What is behind the rapid growth of the 'vaping' industry?
E-cigarettes are on the rise, there’s no denying it. Just last year, e-cig use had grown by 24 per cent on the previous year, with 2.6 million adults using them in the UK alone. What’s behind this rapid growth? It could be the report that Public Health England released stating that e-cigarettes are less harmful than tobacco cigarettes by up to 95 per cent, or it could have been the relaxed laws around the usage of them.
While we can speculate on this, the fact remains that sales continue to surge. In the UK, the e-cigarette industry has become one of the fastest-growing supermarket products by volume and value, with a 50 per cent year on year increase to around 17.3 million units last year as more and more people become aware and interested in the technology. Whether these users are turning to them as a quitting aid to regular tobacco cigarettes or as a healthier alternative is a source of debate but the figures speak for themselves, e-cigarettes are on the up.
While the online marketplace is at bursting point, more and more stores are showing up on the high street to cash in on the trend too. But is this rapid growth sustainable?
The 'Global E Cigarette & Vaporizer Market – Analysis & Forecast Through 2015 to 2025' report speculates that the industry will continue to grow globally at a Compound Annual Growth Rate (CAGR) of over 22 per cent from 2015 to 2025, witnessing a monumental growth until 2017 when it is forecast that regulatory and policy framework will be in place across the globe. In this ten-year period it is theorised that the industry will grow by $50 billion – a staggering amount of money.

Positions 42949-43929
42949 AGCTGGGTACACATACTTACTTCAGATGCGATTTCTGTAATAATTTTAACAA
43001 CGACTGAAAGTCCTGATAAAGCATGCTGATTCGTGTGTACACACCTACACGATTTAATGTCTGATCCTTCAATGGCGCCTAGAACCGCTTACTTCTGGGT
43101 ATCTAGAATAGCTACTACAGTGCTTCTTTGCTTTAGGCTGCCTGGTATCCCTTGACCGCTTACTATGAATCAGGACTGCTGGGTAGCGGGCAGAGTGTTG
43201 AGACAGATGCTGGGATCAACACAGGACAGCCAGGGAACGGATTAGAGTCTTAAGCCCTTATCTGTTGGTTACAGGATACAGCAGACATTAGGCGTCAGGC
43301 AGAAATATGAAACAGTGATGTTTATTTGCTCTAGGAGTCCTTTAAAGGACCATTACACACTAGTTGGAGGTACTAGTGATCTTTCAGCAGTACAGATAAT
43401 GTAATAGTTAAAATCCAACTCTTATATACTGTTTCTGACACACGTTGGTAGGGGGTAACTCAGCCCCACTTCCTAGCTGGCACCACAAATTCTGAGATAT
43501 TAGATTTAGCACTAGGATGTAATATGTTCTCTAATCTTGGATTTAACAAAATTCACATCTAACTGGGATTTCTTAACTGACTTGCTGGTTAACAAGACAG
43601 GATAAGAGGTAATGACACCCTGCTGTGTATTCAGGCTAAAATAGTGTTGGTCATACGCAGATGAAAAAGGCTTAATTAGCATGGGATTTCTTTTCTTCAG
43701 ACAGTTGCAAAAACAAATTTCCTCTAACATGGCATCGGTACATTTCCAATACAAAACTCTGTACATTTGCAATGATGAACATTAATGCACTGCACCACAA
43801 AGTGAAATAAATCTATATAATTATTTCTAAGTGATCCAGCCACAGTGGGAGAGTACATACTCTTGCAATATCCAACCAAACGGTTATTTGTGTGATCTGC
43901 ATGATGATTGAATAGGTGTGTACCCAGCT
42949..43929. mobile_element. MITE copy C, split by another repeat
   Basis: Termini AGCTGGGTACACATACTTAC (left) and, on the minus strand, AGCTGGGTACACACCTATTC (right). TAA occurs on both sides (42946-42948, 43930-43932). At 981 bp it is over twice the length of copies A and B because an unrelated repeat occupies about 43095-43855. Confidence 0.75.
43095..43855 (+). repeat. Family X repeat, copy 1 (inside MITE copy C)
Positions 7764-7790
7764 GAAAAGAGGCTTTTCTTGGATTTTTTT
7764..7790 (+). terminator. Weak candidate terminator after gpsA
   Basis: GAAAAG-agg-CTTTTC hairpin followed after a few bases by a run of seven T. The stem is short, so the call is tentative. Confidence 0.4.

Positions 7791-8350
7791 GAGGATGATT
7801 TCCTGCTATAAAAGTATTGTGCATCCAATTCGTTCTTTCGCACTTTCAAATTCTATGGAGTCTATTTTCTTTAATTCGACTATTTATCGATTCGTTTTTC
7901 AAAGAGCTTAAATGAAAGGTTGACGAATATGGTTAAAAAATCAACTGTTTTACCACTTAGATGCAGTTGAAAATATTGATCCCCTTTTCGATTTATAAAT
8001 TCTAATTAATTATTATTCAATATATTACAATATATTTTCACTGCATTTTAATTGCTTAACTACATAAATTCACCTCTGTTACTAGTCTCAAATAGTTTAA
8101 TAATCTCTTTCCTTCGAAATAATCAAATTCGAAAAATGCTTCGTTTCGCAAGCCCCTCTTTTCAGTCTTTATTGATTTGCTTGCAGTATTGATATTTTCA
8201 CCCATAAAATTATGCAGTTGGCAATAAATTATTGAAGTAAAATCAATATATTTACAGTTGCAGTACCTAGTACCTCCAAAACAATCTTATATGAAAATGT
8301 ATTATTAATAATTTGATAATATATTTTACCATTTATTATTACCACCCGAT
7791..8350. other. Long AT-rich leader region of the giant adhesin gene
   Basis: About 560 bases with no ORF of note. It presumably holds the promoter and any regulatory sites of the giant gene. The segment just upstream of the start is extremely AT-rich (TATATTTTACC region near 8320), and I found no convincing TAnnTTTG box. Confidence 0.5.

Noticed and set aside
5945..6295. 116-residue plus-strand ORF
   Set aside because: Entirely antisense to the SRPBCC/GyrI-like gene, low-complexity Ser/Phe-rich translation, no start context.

But is regulation and policy the biggest stumbling block between e-cigarettes dominating the nicotine landscape and disappearing in a puff of its own vape?
In May, the Tobacco Products Directive will be reassessed by member states of the European Union to further regulate the production and sale of e-cigarettes across the continent. On the agenda includes new limitations on the size of e-liquid, a limit on the size of tanks/clearomisers, and nicotine strength being limited to 20mg to restrict potential nicotine poisoning. Perhaps the biggest regulation being tabled for the Tobacco Products Directive is prohibiting nicotine dosage, meaning that e-cigarettes will have to provide a consistent nicotine dose rather than dosage being dependant on the way the e-liquid is inhaled.
Though on paper these changes to regulation wouldn’t have any major impact on the overall e-cigarette industry, one cause for concern is a caveat that if a ‘competent authority’ such as a healthcare professional convinces three EU countries to ban an e-cigarette product – whether it’s a tank or a brand of e-liquid – on grounds of it being a potential health risk, then that product will have to be banned across the entire European Union. Scary stuff.
Be that as it may, several investment firms are closely monitoring the e-cigarette industry with the CAGR being an enticing prospect for them and projected income being a major temptation.
Edward Swain writes on behalf of Vape Superstore.
See also: Mis-selling: a growing problem